Author: Ally Condie
Publisher: Dutton, 2010
Page count: 366
Source: my library
Star rating: 5 out of 5
Wow, there’s so much to say about this book! First, a brief synopsis. Cassia and her family are part of the Society, a far-in-the-future country made up of various provinces. The Society is all about conformity. People’s jobs, where they live, even how many calories they consume in each meal, are all chosen for them. Spouses are chosen, too, in a Matching Banquet. Cassia is turning 17, and her time has come to be Matched with the boy who will become her husband at 21. She is surprised but pleased to see the face that appears on the giant view screen at her Banquet. But the next day, when she looks at the Society’s information about her Match, she sees another face flash on the screen for a brief moment. What follows is a slow, boiling desire for change, for beauty, and for following one’s one wishes for life. Cassia is caught between loving two boys and living in terror of what will happen if the Society finds out.
In general I’m not a fan of dystopian fiction, because I’m not a fan of violence, which most of the genre seems full of. But Matched is different. There’s no “seen” violence, only some implied. I found myself greatly enjoying the world and the story because I wasn’t cringing from all the gore, as I was throughout this book’s most notable comparison, the Hunger Games trilogy. And while I never once believed the love story in those books, I believe it fully in this one and can’t wait to find out what happens next. I was, after all, a total sucker for the Twilight saga. There’s plenty of angsty teenage love there, and here. I can’t get enough.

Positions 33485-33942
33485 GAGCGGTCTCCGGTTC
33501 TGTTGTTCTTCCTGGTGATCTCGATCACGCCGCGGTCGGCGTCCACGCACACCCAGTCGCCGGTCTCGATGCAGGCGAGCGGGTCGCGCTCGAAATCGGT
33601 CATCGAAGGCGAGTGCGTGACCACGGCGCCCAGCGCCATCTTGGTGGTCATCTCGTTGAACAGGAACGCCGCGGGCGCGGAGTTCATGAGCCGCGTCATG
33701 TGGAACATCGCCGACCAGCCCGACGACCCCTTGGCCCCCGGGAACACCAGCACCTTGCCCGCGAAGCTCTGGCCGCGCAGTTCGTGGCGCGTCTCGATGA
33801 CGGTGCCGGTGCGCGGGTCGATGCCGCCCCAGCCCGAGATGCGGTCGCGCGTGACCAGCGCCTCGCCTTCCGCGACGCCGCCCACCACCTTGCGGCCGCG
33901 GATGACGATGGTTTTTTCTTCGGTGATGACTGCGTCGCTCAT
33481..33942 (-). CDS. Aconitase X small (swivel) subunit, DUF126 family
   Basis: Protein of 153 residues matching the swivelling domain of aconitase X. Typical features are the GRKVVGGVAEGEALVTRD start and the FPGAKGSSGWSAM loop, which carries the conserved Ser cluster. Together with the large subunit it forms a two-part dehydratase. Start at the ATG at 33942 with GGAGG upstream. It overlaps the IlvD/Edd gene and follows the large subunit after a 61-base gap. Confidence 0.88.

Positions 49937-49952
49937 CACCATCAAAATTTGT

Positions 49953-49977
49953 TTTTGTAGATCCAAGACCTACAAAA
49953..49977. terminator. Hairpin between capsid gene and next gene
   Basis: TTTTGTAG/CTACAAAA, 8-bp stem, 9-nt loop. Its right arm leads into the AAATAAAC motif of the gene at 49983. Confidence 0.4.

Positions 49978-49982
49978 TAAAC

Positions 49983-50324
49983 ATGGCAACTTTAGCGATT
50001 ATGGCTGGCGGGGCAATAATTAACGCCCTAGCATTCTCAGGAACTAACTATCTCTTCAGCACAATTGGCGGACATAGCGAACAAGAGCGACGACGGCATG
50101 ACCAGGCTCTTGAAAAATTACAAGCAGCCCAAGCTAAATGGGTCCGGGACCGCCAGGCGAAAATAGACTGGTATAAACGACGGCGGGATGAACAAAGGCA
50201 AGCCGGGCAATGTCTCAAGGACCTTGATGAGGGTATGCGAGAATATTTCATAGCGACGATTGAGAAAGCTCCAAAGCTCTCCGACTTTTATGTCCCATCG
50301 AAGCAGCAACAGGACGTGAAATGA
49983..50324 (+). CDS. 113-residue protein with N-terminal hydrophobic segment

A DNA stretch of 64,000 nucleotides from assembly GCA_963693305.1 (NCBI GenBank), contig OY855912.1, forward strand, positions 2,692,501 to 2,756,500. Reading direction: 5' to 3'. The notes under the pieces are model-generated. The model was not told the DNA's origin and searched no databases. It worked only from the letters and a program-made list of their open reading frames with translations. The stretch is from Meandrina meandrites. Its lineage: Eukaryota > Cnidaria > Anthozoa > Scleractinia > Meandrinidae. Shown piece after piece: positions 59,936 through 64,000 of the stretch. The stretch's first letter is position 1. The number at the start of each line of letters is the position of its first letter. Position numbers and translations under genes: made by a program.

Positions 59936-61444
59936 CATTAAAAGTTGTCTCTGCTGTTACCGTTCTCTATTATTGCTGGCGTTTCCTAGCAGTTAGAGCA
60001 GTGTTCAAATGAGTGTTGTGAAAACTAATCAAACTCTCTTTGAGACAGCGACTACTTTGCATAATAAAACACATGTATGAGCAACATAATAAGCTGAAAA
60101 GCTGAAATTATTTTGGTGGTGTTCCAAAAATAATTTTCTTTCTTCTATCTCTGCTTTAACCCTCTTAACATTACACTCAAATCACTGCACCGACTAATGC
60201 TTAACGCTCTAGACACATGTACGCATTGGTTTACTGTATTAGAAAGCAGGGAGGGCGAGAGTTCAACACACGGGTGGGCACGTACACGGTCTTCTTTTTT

The classic Dylan Thomas poem, “Do not go gentle into that good night,” features prominently in the book, in a beautiful and heartbreaking way. Condie treats the word “gentle” as “gently,” which is, I suppose, how most people read it. But I was taught in my excellent literary criticism class in college that “gentle” is short for “gentleman,” and was addressed to Thomas’ dying father. That reading makes more sense to me, and I can’t really wrap my head around reading “gentle” as “gently.” I had to set aside my own thoughts about the poem and let myself read it Condie’s way.
I do have a quibble which I find in almost every YA book I read. It doesn’t usually bother me, but it did in this book, probably because of the first person present narrative (which I love): the author, and apparently her editor and copy editors, have a serious problem with subject/verb agreement. A singular subject requires a singular verb! That little problem aside – which was big enough for this grammar nerd to notice it – this is a fantastic book. I’m eager for more.